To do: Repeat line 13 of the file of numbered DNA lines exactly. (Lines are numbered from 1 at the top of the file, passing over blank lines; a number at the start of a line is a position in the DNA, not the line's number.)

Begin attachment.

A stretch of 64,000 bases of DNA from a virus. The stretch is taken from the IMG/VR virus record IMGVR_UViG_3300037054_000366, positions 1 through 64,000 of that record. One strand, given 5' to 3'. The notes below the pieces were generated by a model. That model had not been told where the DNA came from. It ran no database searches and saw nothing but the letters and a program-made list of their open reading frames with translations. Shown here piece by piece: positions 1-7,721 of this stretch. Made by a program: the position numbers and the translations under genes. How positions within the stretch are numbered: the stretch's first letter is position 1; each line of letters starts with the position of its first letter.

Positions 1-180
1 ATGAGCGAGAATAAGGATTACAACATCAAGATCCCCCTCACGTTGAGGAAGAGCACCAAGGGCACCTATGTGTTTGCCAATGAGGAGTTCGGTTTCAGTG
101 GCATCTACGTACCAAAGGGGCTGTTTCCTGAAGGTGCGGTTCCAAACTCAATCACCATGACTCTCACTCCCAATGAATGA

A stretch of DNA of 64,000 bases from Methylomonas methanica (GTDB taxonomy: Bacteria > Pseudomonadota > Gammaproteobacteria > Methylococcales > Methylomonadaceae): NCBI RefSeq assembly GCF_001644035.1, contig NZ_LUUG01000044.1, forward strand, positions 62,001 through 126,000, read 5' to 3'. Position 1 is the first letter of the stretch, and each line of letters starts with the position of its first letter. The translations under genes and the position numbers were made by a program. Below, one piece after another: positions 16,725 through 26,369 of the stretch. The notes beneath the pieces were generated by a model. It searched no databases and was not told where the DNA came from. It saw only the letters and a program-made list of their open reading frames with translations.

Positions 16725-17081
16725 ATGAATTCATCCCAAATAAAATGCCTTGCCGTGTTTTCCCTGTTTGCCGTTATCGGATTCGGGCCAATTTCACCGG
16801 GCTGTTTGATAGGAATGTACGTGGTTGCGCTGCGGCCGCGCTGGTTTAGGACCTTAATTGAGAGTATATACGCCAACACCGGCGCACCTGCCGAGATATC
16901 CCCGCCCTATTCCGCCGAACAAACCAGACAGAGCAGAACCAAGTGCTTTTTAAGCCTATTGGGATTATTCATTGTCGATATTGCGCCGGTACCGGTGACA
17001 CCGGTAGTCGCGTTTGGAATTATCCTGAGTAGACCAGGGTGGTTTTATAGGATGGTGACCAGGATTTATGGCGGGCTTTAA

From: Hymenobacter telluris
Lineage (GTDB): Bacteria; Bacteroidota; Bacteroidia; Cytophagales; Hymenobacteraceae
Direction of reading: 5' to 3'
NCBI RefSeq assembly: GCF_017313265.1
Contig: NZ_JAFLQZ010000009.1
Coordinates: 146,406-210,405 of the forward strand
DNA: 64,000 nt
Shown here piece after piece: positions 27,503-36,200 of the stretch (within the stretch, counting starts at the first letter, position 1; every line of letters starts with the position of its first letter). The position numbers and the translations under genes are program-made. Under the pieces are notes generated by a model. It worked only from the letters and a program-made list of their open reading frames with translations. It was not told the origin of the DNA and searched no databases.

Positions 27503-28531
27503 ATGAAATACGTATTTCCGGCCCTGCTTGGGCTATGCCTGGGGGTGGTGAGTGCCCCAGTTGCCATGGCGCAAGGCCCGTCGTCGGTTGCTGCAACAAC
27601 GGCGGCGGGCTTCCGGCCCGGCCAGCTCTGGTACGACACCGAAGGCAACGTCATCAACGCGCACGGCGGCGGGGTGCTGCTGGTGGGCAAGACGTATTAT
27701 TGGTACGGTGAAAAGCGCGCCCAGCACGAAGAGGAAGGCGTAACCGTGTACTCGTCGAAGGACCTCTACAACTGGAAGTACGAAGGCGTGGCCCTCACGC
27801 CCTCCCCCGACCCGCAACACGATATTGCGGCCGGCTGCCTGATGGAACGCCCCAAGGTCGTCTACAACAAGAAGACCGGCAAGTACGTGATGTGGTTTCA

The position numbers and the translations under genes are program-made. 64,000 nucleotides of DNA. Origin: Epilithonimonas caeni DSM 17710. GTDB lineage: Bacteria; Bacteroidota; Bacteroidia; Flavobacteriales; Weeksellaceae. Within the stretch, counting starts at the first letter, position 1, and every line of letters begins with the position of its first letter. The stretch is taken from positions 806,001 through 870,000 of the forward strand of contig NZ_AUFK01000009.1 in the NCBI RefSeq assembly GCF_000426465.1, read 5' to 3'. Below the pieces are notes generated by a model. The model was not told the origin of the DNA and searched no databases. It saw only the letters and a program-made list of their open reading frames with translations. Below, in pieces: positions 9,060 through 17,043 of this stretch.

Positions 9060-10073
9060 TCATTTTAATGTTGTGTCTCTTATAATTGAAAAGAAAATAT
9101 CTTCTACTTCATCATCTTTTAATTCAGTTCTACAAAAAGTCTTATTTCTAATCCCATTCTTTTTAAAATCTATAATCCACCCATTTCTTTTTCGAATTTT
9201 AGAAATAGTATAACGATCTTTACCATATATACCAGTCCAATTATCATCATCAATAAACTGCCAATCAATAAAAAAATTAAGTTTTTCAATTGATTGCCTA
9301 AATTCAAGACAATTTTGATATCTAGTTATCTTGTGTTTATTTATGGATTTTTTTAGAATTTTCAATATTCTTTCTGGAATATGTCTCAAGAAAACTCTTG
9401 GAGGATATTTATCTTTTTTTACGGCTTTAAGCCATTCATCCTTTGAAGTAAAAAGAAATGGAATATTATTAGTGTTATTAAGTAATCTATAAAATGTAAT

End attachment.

Direction of reading: 5' to 3'